As far as cures vs treatments, a breast cancer patient should be given an option to trials regardless of what Province you live in!! We are ALL Canadians and each should be treated equally. I personally would love to see Dr. Stanislaw Burzynski, (Burzynski, The Movie on FB) welcomed by the Canadian Cancer Society for trials in CANADA to start immediately!!

    • Karen B says:

      Hi Ahsaet,
      I am moved by your comments and I feel the same way about Dr. Stanislaw Burzynski. I just came back from my appointment with the plastic surgeon today, I can’t get my surgery until Sept. 2015. At least I had a great surgeon for my bilateral mastectomy (but only because I didn’t accept the idiot they sent me to the first time). Thinking this over and pretty confused right now. What a friggin journey this is. Just want closure on this and to feel normal again. Will that ever happen?

  • Heather says:

    I am BRCA 1 Positive! I had a prophylactic double mastectomy!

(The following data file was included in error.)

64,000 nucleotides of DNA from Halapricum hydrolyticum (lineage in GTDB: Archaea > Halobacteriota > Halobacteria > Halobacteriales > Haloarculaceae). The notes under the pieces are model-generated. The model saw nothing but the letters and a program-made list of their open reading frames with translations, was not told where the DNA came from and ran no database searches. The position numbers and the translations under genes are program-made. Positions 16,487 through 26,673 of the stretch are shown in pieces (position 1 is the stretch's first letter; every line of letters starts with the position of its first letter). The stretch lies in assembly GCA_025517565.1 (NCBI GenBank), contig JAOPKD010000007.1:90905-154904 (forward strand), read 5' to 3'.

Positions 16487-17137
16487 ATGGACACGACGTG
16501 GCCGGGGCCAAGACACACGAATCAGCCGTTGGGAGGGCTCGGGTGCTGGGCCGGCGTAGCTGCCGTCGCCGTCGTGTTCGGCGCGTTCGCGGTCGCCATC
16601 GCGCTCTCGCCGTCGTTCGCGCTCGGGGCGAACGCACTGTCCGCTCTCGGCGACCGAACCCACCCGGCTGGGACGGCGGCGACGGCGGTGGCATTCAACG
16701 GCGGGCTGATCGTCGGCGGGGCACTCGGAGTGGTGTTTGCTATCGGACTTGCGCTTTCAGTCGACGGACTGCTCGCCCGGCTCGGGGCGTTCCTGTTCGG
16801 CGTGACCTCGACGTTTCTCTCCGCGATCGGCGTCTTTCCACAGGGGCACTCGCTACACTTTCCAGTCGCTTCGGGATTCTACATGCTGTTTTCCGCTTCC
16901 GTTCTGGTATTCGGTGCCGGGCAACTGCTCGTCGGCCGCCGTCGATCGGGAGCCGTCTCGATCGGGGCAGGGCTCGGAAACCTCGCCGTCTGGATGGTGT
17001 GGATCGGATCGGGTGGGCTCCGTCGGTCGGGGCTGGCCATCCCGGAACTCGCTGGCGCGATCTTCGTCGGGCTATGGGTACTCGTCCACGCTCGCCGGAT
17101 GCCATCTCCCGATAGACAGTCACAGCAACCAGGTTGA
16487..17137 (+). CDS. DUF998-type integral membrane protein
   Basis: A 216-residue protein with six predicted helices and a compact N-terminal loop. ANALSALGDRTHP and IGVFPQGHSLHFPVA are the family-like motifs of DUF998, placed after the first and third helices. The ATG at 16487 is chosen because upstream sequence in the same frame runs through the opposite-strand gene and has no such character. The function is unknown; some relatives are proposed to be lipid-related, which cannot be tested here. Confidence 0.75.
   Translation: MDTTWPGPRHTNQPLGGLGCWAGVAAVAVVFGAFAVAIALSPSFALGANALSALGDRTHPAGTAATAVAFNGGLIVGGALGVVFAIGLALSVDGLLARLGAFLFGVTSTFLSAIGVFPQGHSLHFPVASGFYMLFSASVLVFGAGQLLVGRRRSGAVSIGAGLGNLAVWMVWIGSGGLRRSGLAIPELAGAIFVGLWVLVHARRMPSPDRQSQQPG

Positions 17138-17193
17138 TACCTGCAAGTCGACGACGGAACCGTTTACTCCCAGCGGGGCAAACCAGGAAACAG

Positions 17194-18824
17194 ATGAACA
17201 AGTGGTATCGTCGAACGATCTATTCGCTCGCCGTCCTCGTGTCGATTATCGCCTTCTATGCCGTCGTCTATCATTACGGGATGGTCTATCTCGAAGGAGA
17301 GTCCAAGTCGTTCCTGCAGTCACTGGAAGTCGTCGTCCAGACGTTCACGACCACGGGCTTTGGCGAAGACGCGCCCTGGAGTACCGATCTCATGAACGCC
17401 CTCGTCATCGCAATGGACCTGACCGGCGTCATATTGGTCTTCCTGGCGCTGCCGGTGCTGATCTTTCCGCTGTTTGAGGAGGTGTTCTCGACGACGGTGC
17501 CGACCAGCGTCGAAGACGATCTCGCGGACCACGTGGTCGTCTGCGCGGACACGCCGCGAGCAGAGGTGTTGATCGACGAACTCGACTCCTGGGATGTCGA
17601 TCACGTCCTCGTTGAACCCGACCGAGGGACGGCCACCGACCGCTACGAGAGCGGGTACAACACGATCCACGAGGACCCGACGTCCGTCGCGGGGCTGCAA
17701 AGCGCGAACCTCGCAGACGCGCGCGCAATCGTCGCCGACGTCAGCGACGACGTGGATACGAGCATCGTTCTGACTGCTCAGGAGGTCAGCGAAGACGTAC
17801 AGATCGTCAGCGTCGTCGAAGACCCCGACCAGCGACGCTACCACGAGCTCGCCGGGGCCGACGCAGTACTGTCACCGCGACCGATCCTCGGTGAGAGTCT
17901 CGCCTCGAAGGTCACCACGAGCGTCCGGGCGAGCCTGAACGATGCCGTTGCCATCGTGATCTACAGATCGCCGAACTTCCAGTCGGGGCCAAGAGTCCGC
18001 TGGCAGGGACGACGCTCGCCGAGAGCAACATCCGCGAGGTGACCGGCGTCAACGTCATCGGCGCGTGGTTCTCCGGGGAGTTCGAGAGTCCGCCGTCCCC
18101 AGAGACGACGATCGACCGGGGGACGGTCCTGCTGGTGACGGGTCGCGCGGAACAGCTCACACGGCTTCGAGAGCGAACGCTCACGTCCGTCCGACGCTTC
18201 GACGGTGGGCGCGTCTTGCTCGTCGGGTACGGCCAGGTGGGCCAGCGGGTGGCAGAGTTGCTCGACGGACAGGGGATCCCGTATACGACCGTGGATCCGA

So I vote YES

    I have never had cancer, but many of my family members have. I put off genetic testing because I didn’t think I needed to know the results. Boy was I wrong! Family history should have been my wake up call earlier, but it wasn’t until my daughter was told she had breast cancer at the age of 28 that it hit home. After her diagnosis, we had the genetic testing done. We knew the answer before we got the results, so I figured it wouldn’t change my life, knowing that I am BRCA. I would take the steps needed to keep an eye on myself, but everyday after we found out we were BRCA, I lived in fear. Will I be next…..can I be as strong as those who have survived. I knew I had to do something to prevent cancer. I went to counseling and I joined groups. I researched my information and I was prepared for this drastic change.